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“Urban Public Gardens: challenges and opportunities” - PlantNetwork conference starts today

11 April 2013

PlantNetwork’s spring conference: “Urban Public Gardens: challenges and opportunities” is being held today and tomorrow (April 11th-12th) at Clare College, Cambridge & Cambridge University Botanic Garden.

One of the key challenges all botanic gardens face is remaining socially relevant to their local communities. With rapid rises in population densities, and an increasing number of properties being built without gardens, botanic gardens are presented with both challenges and opportunities in interacting with their constantly changing communities.

Botanic gardens can act as tranquil, yet fascinating oases of green space in an increasingly dense cityscape. A place where people of all ages can interact with the environment. Not only do they offer relaxation, but they also act as essential centres of both formal and informal education.

Over the next two days at the PlantNetwork conference, speakers from a range of urban gardens, parks and organisations will discuss the wide range of challenges and opportunities they face, focusing on:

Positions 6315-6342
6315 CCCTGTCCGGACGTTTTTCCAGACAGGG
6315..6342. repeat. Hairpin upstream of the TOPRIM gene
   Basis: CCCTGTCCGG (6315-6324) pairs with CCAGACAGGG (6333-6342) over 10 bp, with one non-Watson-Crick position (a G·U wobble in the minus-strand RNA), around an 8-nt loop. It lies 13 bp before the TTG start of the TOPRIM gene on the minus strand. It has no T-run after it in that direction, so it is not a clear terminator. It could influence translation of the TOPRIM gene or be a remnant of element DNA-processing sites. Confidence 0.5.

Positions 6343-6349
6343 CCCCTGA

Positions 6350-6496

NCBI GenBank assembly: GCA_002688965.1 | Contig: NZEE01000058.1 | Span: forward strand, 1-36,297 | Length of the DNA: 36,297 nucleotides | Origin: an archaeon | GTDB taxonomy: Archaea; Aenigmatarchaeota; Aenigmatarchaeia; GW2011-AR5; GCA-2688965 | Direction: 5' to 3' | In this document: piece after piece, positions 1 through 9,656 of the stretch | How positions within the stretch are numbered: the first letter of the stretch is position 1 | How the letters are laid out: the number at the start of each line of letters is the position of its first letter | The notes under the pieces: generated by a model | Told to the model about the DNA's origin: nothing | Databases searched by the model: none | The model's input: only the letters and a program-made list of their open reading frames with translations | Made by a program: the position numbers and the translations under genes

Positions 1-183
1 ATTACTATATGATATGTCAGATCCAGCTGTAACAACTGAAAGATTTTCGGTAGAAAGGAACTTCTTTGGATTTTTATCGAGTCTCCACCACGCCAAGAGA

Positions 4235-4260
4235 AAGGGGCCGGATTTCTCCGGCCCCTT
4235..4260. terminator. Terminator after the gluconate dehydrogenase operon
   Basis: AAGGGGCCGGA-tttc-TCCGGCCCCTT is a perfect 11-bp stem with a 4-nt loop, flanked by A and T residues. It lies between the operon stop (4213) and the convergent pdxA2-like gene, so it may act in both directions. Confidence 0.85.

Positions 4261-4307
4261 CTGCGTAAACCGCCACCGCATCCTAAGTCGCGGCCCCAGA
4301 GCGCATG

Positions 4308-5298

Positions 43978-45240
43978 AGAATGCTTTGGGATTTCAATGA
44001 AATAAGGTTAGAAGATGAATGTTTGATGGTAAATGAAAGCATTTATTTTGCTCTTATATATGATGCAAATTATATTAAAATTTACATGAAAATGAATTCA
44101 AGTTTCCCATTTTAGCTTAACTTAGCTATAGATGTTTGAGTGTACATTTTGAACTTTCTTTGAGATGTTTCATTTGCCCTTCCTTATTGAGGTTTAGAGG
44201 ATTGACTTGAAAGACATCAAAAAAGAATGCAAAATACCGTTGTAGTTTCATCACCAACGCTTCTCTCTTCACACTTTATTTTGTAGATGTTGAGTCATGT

• The role of horticulture in creating dynamic urban landscapes
  • Habitats, climate and wildlife in cities
  • Public engagement and exciting an interest in plants
  • Cultural and social roles
  • Health and well-being.

BGCI’s Director of Education, Julia Willison, will be attending the conference and will also give a presentation on BGCI’s ‘Communities in Nature’ project, along with Jenny Foulkes from the Royal Botanic Garden Edinburgh, and Ruth Godfrey from the University of Leicester Botanic Garden.

The ‘Communities in Nature’ initiative encourages the commitment of botanic gardens to develop their social role by working with their local communities on shared issues of social and environmental importance.

We are always seeking new partnerships, so if you would like to collaborate with BGCI on a project then please register your interest by completing this online form.

You can also read accounts from other gardens about their projects on our Communities in Nature blog.

 

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